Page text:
It can be difficult for small businesses with limited amounts of money to determine which expenditures are the best use of your online marketing dollars.This is especially true for business owners who have little or no technical background and don't understand the way various internet marketing avenues work. Have no fear. We've got the lowdown for you.
Types of Online Marketing Outlets
Although marketing possibilities on the internet are myriad for those who have the time and budget to exploit them all, small businesses should focus mainly on organic search engine optimization (SEO), pay per click advertising, web site content creation (which is actually a subcategory of organic SEO), and social media marketing.
Social Media Marketing
Dollars Allocated: Zero. Only Elbow Grease Required.
small business owners can easily do themselves. For the typical small business, this means creating a Facebook and a Twitter account and establishing relationships with other people.Although there are marketing firms that do nothing but manage social media marketing, this is something
Chances are, you already have these types of personal accounts set up, and you already know how to use them. They key to succeeding with social media in business is to treat your business accounts just like you would treat your personal account–focus on creating relationships and sharing relevant, interesting information.
Do not treat your accounts like an advertising billboard. If you do, you'll destroy goodwill and drive people away. This means you engage in conversations, help promote others, and share stuff you think people might genuinely be interested in. If you want to post a commercial for your business one in every ten posts, for example, that's okay. Just make sure your social media streams don't come off like a Billy Mays ad. Instead, think of your social media marketing efforts as an extension of your in-person relationship marketing. You wouldn't walk up to a total stranger and immediately say something like "Buy my internet service, it's 50% off," would you? No, of course not. First you'd say hi and make some polite chit chat. This is how it should work on Facebook and Twitter as well.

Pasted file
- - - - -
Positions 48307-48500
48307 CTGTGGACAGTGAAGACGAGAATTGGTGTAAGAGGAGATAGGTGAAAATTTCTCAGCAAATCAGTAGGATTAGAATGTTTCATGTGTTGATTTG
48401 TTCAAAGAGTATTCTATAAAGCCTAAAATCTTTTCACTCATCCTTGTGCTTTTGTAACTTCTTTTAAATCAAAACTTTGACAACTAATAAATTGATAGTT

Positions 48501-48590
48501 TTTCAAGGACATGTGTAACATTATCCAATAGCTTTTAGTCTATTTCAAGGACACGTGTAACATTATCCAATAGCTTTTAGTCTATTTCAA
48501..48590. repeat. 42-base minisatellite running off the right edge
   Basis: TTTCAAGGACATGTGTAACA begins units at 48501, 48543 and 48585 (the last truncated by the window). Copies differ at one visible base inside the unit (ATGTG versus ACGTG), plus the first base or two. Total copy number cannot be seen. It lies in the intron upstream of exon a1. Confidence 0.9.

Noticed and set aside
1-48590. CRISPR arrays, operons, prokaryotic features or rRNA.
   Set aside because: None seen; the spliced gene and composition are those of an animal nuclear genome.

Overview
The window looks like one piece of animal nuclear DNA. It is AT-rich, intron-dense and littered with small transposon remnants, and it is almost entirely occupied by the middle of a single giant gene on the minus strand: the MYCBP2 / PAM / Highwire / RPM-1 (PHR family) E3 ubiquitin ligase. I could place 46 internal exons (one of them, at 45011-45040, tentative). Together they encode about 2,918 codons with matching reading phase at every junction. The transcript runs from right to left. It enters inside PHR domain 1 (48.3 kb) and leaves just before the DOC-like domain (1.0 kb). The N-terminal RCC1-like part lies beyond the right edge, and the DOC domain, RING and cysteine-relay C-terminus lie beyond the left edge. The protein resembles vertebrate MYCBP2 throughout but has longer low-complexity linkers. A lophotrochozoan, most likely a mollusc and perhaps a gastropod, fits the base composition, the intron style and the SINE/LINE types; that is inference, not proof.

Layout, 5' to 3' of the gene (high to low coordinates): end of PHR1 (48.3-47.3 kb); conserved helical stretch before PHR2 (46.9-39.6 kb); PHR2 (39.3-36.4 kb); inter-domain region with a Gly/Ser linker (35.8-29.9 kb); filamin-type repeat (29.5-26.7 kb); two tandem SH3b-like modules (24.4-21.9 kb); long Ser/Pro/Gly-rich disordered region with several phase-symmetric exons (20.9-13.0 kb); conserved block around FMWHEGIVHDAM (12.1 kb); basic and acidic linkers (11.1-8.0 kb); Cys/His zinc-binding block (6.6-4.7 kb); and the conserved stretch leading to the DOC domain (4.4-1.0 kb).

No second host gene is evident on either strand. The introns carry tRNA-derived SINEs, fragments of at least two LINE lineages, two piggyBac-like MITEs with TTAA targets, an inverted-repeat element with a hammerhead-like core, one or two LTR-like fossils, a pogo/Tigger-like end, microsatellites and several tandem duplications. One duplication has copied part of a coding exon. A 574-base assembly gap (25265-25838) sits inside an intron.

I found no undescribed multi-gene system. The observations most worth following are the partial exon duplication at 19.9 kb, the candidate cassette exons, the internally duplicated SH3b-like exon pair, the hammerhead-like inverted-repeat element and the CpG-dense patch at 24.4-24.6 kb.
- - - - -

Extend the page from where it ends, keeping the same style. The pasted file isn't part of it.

Organic Search Engine Optimization
Dollars Allocated: 50% in Year 1, 80% Thereafter
If a small business is to succeed in the 21st century, people must be able to find it on the web. Preferably, on the first page of Google results–and we mean the first page of organic results, not paid results.
Not sure what the difference is? Open up a page and do a Google search for "business internet." The first three results with a colored background are ads–someone paid Google for those positions. Likewise, the results on the far right side of the page are paid advertisements as well. Everything else is organic–meaning that the owners of these web sites didn't pay a dime to get there. (At least, not to Google.) Any traffic those sites get as a result of that search is considered "free" traffic.
The word "free" is in quotes because it takes a lot of time and effort (and/or marketing dollars invested with a reputable SEO firm) to get a site to appear at the top of the organic results. However, in the end it's worth it, because it's more cost-effective than buying a continuous stream of pay-per-click ads (which we'll cover in the section below).
Given that organic SEO is the single most cost-effective way for small businesses to be found on the web, you might wonder why we suggest allocating only 50% of your marketing budget to organic SEO in the first year. This is because organic SEO takes time. It involves the process of creating good quality content on your web site over time and persuading other people with other sites to link back to your own. It takes at least a year of investing and nurturing this process before you will begin to see results, especially if you're doing business in a very competitive niche.
During the course of this year, while you're waiting for your web site to magically float to the top of Google's organic results, you'll naturally want to generate traffic in other ways. The quickest and easiest way to do this is with pay-per-click advertising.
Pay Per Click Advertising
Dollars Allocated: 50% in Year 1, 20% Thereafter